CHARLOTTE — The Panthers added another name to the interview list Tuesday when Cowboys offensive coordinator Kellen Moore became the ninth to meet with the team about the head coaching job.
That follows a busy few days, as they interviewed former Saints head coach Sean Payton on Monday, Giants offensive coordinator Mike Kafka on Sunday, and Bills offensive coordinator Ken Dorsey on Saturday.
They had previously interviewed Broncos defensive coordinator Ejiro Evero, Eagles offensive coordinator Shane Steichen, former Colts head coach Frank Reich, interim head coach Steve Wilks, and started the process with former Colts and Lions coach Jim Caldwell.
That concludes the first round of interviews, and the team plans to conduct a second round before making a decision.
We're keeping track of all the interviewed candidates here:
- He transitioned straight from the Cowboys' roster to the coaching staff, becoming quarterbacks coach in 2018 after three years as a backup quarterback there. He took over as offensive coordinator in 2019. An award-winning quarterback at Boise State, he was the first quarterback in FBS history to lead his team to 50 wins.
- He won a Super Bowl, earned nine playoff berths and seven NFC South titles in 15 years with the Saints. He has a .631 winning percentage in the regular season, and his 151 regular season wins are the 23rd most in NFL history. The former Eastern Illinois quarterback had a brief stint with the Bears as a player in 1987, and was an offensive coordinator with the Giants and Cowboys before he took over the Saints in 2006.
- He spent last season as offensive coordinator of the Giants after his apprenticeship under Andy Reid in Kansas City. He spent five years with the Chiefs, working his way up from a quality control coach to passing game coordinator. A journeyman NFL quarterback who spent time with seven teams, he got his start with Reid's Eagles in 2010 as a fourth-round pick from Northwestern.
- A former national champion quarterback at the University of Miami, he's spent the last four seasons on the Bills' staff. He's offensive coordinator this year after serving as quarterbacks coach and passing game coordinator. He was also quarterbacks coach for the Panthers for five years (2013-17). He spent six years in the NFL as a player and also had a year in the CFL.
- He spent last season as Denver's defensive coordinator, after winning a Super Bowl ring with the Rams during the 2021 season as their secondary coach and passing game coordinator. He was in camp with the Raiders as a player in 2004 and has also worked for the Buccaneers, 49ers, and Packers, where he was mentored by original Panthers coach Dom Capers (who was an assistant for Evero in Denver).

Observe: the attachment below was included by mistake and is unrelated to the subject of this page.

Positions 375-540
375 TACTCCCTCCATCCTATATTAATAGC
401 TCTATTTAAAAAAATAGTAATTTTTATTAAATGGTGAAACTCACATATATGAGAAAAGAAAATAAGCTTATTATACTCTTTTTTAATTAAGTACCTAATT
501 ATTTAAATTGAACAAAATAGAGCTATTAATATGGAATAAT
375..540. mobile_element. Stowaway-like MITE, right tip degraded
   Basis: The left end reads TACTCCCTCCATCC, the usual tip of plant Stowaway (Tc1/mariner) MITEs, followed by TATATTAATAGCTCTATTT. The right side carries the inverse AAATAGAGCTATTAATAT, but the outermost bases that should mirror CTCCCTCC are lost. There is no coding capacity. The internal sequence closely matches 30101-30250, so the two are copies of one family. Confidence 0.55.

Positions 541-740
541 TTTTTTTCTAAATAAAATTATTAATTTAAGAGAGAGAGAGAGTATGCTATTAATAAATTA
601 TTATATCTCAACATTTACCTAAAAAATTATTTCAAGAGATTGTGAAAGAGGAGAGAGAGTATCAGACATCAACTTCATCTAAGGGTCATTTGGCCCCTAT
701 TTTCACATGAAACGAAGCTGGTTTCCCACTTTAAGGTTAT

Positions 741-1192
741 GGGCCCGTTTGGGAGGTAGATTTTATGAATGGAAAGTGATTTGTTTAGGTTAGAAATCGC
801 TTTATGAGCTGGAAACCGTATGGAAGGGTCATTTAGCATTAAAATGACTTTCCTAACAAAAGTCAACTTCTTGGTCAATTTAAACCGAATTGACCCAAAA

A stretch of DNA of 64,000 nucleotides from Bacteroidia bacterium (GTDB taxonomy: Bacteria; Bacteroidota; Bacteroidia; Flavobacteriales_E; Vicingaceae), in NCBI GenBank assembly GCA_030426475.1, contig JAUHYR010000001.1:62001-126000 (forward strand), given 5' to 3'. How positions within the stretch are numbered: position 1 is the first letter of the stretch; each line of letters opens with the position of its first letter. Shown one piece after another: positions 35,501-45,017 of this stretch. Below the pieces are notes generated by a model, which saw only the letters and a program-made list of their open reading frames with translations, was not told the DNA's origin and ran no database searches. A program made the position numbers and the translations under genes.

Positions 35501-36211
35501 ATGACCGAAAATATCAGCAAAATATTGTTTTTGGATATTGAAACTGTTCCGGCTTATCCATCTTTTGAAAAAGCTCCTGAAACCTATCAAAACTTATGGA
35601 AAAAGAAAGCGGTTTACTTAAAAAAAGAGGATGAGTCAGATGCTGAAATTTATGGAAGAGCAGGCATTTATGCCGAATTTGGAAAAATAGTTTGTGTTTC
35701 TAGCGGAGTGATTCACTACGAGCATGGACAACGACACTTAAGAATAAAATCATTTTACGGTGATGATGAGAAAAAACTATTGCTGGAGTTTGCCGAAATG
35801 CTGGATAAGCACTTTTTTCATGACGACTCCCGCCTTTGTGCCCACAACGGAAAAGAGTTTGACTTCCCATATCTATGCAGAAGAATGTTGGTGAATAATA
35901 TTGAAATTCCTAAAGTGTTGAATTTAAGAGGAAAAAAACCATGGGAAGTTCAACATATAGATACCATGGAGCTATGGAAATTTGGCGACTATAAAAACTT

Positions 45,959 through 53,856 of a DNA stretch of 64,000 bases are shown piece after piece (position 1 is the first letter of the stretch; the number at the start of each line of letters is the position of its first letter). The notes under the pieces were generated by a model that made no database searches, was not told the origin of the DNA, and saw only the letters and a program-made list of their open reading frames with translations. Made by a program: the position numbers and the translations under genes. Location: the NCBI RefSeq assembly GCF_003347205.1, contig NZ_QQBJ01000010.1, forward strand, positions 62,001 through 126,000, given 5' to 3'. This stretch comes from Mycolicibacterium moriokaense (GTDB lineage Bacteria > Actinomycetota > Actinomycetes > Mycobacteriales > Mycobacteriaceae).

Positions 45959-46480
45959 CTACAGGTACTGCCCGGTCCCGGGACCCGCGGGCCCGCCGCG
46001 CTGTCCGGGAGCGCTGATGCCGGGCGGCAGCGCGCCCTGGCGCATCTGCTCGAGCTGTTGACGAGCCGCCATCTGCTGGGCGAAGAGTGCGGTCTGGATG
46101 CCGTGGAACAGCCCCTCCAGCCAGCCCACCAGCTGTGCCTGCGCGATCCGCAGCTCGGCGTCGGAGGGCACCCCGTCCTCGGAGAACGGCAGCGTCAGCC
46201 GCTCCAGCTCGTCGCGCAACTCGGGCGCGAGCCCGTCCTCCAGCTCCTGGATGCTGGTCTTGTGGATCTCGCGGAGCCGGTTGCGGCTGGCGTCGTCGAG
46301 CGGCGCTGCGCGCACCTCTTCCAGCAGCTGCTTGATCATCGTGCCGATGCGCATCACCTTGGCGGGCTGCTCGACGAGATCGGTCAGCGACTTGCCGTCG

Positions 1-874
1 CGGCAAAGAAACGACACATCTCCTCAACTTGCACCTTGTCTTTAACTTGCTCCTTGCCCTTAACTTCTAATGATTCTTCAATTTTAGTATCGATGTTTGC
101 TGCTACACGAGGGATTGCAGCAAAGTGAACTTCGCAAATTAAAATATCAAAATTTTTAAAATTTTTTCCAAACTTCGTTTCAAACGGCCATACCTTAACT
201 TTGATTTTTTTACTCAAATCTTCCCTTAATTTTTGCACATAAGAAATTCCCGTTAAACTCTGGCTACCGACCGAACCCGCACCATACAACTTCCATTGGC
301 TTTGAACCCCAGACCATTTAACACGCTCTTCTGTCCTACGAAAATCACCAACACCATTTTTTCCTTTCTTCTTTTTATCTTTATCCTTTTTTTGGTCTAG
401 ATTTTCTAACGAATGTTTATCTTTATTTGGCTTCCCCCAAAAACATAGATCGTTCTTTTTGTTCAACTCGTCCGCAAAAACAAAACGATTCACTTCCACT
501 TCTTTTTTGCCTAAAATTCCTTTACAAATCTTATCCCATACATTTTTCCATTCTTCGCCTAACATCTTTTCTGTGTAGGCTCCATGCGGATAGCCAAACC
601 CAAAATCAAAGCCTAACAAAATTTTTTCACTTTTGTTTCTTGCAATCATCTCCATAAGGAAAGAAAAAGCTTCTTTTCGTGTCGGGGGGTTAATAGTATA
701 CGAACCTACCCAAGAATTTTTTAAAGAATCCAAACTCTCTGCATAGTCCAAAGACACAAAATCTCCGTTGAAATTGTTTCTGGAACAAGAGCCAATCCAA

- He has called plays for a few different styles of quarterbacks with good success. He was the coordinator for Chargers quarterback Justin Herbert when he was offensive rookie of the year in 2020 and then moved to the Eagles in 2021 to work with Jalen Hurts. The Eagles are third in the league in yardage and scoring this season with a versatile attack.
- He was most recently head coach of the Colts, going 40-33-1 over the last five seasons. He won a Super Bowl ring in 2018 as the offensive coordinator for the Eagles, and went to four straight Super Bowls as a player (Jim Kelly's backup in Buffalo). He was also the original starting quarterback for the Panthers, signing as a free agent in 1995 and taking the first snap in team history.
- A graduate of West Charlotte High and Appalachian State University, and a former assistant coach at Johnson C. Smith, Wilks has local roots and a track record of success as a defensive coach (including serving as defensive coordinator here under Ron Rivera). He coached the Cardinals for one season and went 6-6 as interim head coach of the Panthers this year.
- A former assistant under and protégé of Hall of Fame coach Tony Dungy, Caldwell has a 62-50 career record and had winning seasons in three of his four years in Detroit, and two of his three years with the Colts (he was in charge during the first post-Peyton Manning injury year). He went to the playoffs in four of his seven years. He also coached at Wake Forest.